The Florida Supreme Court issued a split decision on legislative redistricting Friday, rejecting the Senate's plan but upholding the House's map.
The landmark decision interpreted new anti-gerrymandering standards voters put into the Florida Constitution two years ago. The justices said the Senate map favored incumbents and the Republican majority. The 5-2 ruling establishes guidelines for a redo of the Senate map as well as future redistricting efforts.
"From this day forward, our elected officials are on notice that they cannot ignore the constitution and abuse the public trust by drawing districts to favor themselves," said Deirdre Macnab, president of the League of Women Voters of Florida, part of a coalition that backed the Fair Districts amendment and challenged the Legislature's maps.
It also means the Republican-controlled Legislature, which was wrapping up its regular annual session on Friday, must return to Tallahassee to fix problems outlined in the 234-page opinion.
In a dissent, Chief Justice Charles Canady and Justice Ricky Polston, said they would have approved both maps. The two most reliably conservative justices said the high court should have shown deference to the Legislature and conducted only a limited review as it has done in the past. That echoed an argument made by legislative lawyers.
The majority, though, ruled the Fair Districts amendment required a detailed review and specific findings to clarify what voters intended.
"The new constitutional provisions seek to level the playing field in how legislative districts are drawn," Justice Barbara Pariente wrote for the majority.
The 11th U.S. Circuit Court of Appeals in Atlanta used similar language when it recently upheld a second Fair Districts amendment for congressional redistricting.
"A failure to define these constitutional imperatives in a manner consistent with the will of the voters would frustrate the intended purpose of this new amendment," Pariente wrote.
The court said eight Senate districts are unconstitutional as well as the chamber's changes in district numbers because it was done to favor certain incumbents.
The renumbering would allow more incumbents to serve 10 years under an exception to eight-year term limits also in the constitution. That's because some senators, depending on whether they are in odd- or even-numbered districts, would get four year terms and others two year terms this year to keep them staggered so only half are up for election in non-redistricting years.
Each chamber drew its own map although both need approval from both chambers. Senate President Mike Haridopolos, R-Merritt Island, said in a statement that once Gov. Rick Scott calls a special session the Senate "will work diligently to adjust the areas that the court has expressed concern over."
House Speaker Dean Cannon, R-Winter Park, said the ruling "will provide a great help moving forward."
Democrats and three nonpartisan groups that backed the Fair Districts amendments alleged both maps violated the new restrictions, including a ban on intentionally drawing districts to favor or disfavor incumbents and political parties.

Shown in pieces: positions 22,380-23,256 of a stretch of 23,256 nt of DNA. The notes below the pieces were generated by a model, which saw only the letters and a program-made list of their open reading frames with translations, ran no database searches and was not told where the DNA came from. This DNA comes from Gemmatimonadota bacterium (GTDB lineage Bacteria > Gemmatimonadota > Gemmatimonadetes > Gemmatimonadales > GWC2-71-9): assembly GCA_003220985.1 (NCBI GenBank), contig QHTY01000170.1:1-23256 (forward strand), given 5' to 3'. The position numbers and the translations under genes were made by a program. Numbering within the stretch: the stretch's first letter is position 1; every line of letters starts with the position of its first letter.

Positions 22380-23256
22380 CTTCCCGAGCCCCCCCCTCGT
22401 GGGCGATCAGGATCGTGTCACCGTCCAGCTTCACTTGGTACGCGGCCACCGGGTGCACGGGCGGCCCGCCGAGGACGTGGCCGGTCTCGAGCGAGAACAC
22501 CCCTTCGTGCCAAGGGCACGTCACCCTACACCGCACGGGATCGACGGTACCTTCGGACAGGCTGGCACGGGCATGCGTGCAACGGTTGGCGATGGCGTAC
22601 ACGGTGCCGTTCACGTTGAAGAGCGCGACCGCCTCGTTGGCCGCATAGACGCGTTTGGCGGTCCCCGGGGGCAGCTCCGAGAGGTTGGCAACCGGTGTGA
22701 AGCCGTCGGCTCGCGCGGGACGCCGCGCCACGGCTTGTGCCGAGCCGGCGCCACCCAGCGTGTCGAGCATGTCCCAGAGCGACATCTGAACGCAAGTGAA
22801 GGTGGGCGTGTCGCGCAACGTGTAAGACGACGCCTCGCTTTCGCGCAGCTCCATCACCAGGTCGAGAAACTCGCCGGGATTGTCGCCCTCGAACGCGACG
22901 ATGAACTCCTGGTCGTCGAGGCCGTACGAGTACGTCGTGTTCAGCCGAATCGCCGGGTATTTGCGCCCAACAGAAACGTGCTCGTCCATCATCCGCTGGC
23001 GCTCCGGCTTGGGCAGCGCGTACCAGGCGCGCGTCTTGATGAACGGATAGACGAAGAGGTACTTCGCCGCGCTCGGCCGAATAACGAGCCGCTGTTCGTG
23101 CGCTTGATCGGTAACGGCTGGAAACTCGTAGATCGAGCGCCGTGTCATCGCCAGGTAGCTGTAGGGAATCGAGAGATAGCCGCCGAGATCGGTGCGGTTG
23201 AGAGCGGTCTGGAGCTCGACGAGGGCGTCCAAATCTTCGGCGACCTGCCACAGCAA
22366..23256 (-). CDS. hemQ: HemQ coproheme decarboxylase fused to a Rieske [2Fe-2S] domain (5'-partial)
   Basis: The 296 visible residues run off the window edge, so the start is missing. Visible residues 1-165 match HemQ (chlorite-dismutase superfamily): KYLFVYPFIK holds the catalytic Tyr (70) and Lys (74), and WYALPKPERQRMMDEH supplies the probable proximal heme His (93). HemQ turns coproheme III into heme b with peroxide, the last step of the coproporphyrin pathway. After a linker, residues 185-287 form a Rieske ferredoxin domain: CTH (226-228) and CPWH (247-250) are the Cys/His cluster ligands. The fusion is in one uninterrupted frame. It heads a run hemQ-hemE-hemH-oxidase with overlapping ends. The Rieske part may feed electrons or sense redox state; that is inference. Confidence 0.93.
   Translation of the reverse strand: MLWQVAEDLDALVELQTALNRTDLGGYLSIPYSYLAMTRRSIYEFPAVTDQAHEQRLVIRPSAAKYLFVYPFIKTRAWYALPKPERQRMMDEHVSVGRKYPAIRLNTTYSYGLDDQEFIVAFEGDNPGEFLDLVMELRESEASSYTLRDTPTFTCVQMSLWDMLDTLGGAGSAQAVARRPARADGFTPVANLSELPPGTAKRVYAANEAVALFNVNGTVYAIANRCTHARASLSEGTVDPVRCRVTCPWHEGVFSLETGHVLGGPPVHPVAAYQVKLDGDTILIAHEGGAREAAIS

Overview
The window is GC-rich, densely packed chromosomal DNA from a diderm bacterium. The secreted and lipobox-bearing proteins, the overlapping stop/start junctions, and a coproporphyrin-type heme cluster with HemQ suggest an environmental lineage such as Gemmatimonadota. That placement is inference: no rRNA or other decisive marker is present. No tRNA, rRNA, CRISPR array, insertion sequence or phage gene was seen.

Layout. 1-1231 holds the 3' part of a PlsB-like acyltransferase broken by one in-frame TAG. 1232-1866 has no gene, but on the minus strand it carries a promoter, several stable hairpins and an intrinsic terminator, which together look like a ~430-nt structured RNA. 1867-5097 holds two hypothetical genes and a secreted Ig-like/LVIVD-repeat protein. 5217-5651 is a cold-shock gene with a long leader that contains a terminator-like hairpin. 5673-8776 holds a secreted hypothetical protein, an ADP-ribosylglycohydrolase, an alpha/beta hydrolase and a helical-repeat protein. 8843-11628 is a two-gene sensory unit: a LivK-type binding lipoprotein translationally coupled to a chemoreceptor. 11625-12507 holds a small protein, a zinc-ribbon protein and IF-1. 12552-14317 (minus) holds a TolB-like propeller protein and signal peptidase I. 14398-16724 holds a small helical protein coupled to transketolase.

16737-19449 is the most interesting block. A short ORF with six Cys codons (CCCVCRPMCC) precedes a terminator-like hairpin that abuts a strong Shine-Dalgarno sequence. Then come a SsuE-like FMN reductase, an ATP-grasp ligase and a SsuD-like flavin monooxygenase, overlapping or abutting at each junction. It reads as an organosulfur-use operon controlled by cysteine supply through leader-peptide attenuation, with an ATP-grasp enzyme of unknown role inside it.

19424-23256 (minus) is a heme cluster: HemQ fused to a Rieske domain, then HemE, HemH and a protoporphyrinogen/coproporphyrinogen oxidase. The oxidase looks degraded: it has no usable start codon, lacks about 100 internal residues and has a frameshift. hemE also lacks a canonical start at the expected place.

They alleged the maps would let the GOP maintain two-to-one majorities in both chambers although Florida's voter registration and voting patterns are almost equally divided between Democrats and Republicans.
The Supreme Court, though, said that's not enough to conclude unlawful intent. The justices said each district must be examined to determine if there's a violation.
The amendments also protect minority voting rights and require that maps be compact and follow political or geographic boundaries whenever feasible.
The high court faulted the Senate for relying only on voter registration numbers rather than conducting a perform analysis based on past election results to determine the number of black voters a minority district needs to protect their right to elect a candidate of their choice.
The justices agreed a couple districts with convoluted shapes in northeast and South Florida have more Democratic-leaning black voters than necessary to achieve that goal. That makes neighboring districts more white and Republican and helps their GOP incumbents.
One of the invalidated districts is represented by Sen. Don Gaetz, a Niceville Republican who chairs the chamber's Reapportionment Committee and is in line to become Senate president in November.
Instead of following county lines in the western Panhandle, the Senate sliced five counties in two to maintain Gaetz' current long, thin coastal district nearly intact along with the adjacent inland seat to the north held by Sen. Greg Evers, R-Baker. The court ruled that approach benefited both Okaloosa County incumbents.
"Our place isn't to argue with the court but to adopt a new map conforming to its judgment," Gaetz said in a statement. He said he was encouraged the justices validated 32 of the Senate's 40 districts.
The Senate used major and minor roads, rivers and creeks as well as city and county lines, often switching from one to another in a short space to divide the districts. Pariente wrote that the high court, instead, accepted the House's approach of using only geographic boundaries "easily ascertainable and commonly understood such as 'rivers, railways, interstates, and state roads.'"
Democrats and the three Fair Districts groups — the Florida League of Women Voters, National Council of La Raza and Common Cause — also have filed Circuit Court lawsuits challenging the congressional map, which does not get an automatic Supreme Court review.
Republicans currently have a 19-6 edge in Florida's congressional delegation. The new map adds two more seats due to population growth for a total of 27.
The GOP also has majorities of 28-12 in the Senate and 81-38 in the House with one formerly Democratic district vacant.